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“Right now there is a lot of denial in Senegal. People aren’t taking the epidemic seriously. So we have decided to switch gears to get vital information out there and be of public utility,” says Fadel Barro, one of Y’en a Marre’s founders and leaders.

A song list that before demanded a transparent democracy now promotes good social-distancing practices and implores Senegalese youth to stay home and meet with friends online. Y’en a Marre organizes car caravans from which musicians, one per car, perform the new songs as they cruise from one neighborhood to another.

“The time for protest and mass demonstrations will return,” adds Mr. Barro, “but for now our aim has to be to preserve life.”

From Senegal to Santiago, from Hong Kong to New Delhi, streets that over the past year brimmed with an unprecedented wave of protests and discontent have gone mostly silent. But activists in many of these hotbeds of public dissatisfaction, as well as experts studying the global phenomenon, say the quiet does not mean the movements have died out.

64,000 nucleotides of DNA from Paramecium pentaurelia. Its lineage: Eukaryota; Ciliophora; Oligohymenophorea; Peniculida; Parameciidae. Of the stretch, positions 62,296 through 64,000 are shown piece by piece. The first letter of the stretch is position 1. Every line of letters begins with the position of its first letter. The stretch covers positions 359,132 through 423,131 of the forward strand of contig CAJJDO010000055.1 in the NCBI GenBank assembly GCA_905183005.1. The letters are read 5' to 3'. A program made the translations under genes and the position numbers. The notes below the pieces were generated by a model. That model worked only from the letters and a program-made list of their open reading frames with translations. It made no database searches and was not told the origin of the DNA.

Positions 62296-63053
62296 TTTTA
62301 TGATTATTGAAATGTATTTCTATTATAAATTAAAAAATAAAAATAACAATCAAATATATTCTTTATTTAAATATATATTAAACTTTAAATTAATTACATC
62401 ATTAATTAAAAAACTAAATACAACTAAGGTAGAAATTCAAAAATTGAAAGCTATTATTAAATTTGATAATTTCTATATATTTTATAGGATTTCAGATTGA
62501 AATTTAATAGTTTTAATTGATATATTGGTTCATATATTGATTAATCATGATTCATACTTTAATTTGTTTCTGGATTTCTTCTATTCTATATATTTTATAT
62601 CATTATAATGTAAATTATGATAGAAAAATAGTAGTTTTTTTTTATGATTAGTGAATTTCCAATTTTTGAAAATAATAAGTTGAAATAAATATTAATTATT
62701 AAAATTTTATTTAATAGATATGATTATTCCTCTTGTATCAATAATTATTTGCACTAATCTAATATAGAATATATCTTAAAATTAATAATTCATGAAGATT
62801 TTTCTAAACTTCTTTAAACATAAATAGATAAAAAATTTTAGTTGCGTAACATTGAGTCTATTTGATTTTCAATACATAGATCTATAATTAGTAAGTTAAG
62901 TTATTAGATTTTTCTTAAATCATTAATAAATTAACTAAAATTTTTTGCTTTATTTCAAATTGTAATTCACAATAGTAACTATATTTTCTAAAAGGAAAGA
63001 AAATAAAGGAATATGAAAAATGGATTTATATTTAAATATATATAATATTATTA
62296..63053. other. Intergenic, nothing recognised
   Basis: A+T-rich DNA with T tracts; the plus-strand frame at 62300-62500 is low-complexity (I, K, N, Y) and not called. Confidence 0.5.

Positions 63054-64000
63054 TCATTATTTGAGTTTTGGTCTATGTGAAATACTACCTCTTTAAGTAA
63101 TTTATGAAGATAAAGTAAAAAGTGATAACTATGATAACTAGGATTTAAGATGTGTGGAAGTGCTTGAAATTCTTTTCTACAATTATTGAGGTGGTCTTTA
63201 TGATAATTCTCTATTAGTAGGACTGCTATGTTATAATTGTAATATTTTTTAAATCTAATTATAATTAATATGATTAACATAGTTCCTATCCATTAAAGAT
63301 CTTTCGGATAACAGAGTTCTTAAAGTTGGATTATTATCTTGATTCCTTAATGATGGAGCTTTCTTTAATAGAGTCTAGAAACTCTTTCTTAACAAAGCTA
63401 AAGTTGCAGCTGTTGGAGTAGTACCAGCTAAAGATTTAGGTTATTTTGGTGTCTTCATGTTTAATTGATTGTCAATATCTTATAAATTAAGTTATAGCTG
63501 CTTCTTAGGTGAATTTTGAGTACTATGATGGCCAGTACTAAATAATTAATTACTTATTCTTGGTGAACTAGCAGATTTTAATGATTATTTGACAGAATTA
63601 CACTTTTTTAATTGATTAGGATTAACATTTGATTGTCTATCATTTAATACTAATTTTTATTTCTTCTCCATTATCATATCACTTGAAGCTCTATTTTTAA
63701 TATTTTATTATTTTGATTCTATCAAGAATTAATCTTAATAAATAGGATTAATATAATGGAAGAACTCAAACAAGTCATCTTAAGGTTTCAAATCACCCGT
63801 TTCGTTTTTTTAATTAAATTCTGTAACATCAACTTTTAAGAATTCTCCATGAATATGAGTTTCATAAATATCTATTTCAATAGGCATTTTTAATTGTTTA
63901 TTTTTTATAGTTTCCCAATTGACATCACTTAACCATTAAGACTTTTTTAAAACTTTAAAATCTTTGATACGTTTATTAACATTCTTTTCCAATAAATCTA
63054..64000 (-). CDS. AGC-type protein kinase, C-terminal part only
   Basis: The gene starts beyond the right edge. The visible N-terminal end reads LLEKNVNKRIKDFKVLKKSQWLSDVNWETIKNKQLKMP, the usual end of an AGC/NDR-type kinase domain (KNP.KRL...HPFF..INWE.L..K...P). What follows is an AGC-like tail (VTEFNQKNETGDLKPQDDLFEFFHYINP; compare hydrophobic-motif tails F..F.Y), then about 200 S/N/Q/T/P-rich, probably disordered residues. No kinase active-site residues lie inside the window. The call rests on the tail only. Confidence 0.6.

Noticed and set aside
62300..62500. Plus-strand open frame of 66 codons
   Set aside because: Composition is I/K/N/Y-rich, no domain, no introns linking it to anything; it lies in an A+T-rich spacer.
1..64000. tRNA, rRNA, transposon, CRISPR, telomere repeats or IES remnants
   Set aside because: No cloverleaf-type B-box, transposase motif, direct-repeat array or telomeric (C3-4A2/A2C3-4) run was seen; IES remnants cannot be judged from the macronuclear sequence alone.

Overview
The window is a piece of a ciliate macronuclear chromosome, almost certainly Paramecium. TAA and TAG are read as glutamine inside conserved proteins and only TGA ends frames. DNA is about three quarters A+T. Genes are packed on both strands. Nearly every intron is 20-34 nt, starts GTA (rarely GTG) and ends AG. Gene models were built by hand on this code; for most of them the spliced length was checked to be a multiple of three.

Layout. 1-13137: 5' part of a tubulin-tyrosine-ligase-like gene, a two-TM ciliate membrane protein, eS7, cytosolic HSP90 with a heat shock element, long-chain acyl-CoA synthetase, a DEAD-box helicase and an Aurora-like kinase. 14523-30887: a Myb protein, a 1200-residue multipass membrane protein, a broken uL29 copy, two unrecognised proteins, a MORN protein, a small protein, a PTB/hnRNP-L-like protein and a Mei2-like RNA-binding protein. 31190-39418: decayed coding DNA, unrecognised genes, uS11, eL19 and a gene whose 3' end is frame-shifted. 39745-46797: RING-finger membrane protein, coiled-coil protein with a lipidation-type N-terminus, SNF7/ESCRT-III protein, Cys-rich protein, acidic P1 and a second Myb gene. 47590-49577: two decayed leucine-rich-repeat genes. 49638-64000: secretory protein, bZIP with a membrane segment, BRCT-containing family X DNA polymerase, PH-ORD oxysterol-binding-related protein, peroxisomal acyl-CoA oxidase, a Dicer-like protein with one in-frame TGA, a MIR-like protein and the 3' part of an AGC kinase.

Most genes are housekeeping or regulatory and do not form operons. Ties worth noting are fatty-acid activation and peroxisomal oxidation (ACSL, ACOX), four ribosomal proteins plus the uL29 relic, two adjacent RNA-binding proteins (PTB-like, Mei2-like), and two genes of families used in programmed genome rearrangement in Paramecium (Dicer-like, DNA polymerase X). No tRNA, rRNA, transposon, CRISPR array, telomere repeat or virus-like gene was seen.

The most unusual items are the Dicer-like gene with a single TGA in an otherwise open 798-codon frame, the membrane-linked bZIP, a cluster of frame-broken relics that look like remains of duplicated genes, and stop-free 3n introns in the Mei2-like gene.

Less like annuals that last but one season and more like perennials whose roots have been established and will grow again, they say, the mass protests are likely to come back once conditions allow.

Not only have few of the demands that sparked the protests been addressed, experts say, but in many places the pandemic has only underscored some of the key motivating factors behind the discontent – from indifferent government and failing public services to growing divides between the haves and have-nots. 

“The activists who organized these movements aren’t going away, and their underlying grievances aren’t going away, so there’s little reason to think that the global discontent was a blip that won’t survive the coronavirus pandemic,” says Jonathan Pinckney, chief researcher at the Program on Nonviolent Action at the United States Institute of Peace in Washington.

“If anything,” he adds, “we are seeing the movements in many countries adapt and shift to using the coronavirus crisis to highlight issues like government incompetence and negligence that were already among the major rallying cries of protesters before the pandemic.”

As one example, he cites how the Hong Kong pro-democracy movement over recent weeks has shifted to digital forms of expression to highlight what activists judge has been an already dismissive government’s inadequate response to the pandemic.